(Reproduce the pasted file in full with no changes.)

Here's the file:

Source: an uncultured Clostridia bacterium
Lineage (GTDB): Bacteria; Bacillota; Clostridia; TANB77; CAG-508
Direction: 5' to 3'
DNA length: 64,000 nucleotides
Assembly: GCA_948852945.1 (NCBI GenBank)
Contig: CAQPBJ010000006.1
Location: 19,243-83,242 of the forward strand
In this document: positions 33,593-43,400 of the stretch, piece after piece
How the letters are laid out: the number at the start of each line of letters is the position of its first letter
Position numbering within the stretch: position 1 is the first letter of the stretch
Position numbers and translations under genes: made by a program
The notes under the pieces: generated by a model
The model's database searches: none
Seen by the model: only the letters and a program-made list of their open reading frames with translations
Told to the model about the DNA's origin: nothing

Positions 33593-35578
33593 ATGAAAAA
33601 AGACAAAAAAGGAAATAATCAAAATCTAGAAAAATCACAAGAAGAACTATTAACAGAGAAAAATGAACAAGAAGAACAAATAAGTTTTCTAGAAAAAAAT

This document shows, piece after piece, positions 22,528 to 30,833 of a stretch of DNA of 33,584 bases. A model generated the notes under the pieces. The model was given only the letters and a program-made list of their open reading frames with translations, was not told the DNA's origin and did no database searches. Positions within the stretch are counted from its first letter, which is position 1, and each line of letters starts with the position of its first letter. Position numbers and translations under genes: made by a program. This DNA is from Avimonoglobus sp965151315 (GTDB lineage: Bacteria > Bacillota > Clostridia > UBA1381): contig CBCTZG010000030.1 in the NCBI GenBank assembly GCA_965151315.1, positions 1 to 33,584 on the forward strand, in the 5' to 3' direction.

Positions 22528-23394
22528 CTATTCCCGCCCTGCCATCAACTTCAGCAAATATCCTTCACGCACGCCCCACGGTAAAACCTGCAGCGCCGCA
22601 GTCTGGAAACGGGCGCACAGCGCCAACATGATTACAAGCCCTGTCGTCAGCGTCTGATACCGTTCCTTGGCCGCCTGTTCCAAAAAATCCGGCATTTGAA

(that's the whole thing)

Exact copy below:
Source: an uncultured Clostridia bacterium
Lineage (GTDB): Bacteria; Bacillota; Clostridia; TANB77; CAG-508
Direction: 5' to 3'
DNA length: 64,000 nucleotides
Assembly: GCA_948852945.1 (NCBI GenBank)
Contig: CAQPBJ010000006.1
Location: 19,243-83,242 of the forward strand
In this document: positions 33,593-43,400 of the stretch, piece after piece
How the letters are laid out: the number at the start of each line of letters is the position of its first letter
Position numbering within the stretch: position 1 is the first letter of the stretch
Position numbers and translations under genes: made by a program
The notes under the pieces: generated by a model
The model's database searches: none
Seen by the model: only the letters and a program-made list of their open reading frames with translations
Told to the model about the DNA's origin: nothing

Positions 33593-35578
33593 ATGAAAAA
33601 AGACAAAAAAGGAAATAATCAAAATCTAGAAAAATCACAAGAAGAACTATTAACAGAGAAAAATGAACAAGAAGAACAAATAAGTTTTCTAGAAAAAAAT

This document shows, piece after piece, positions 22,528 to 30,833 of a stretch of DNA of 33,584 bases. A model generated the notes under the pieces. The model was given only the letters and a program-made list of their open reading frames with translations, was not told the DNA's origin and did no database searches. Positions within the stretch are counted from its first letter, which is position 1, and each line of letters starts with the position of its first letter. Position numbers and translations under genes: made by a program. This DNA is from Avimonoglobus sp965151315 (GTDB lineage: Bacteria > Bacillota > Clostridia > UBA1381): contig CBCTZG010000030.1 in the NCBI GenBank assembly GCA_965151315.1, positions 1 to 33,584 on the forward strand, in the 5' to 3' direction.

Positions 22528-23394
22528 CTATTCCCGCCCTGCCATCAACTTCAGCAAATATCCTTCACGCACGCCCCACGGTAAAACCTGCAGCGCCGCA
22601 GTCTGGAAACGGGCGCACAGCGCCAACATGATTACAAGCCCTGTCGTCAGCGTCTGATACCGTTCCTTGGCCGCCTGTTCCAAAAAATCCGGCATTTGAA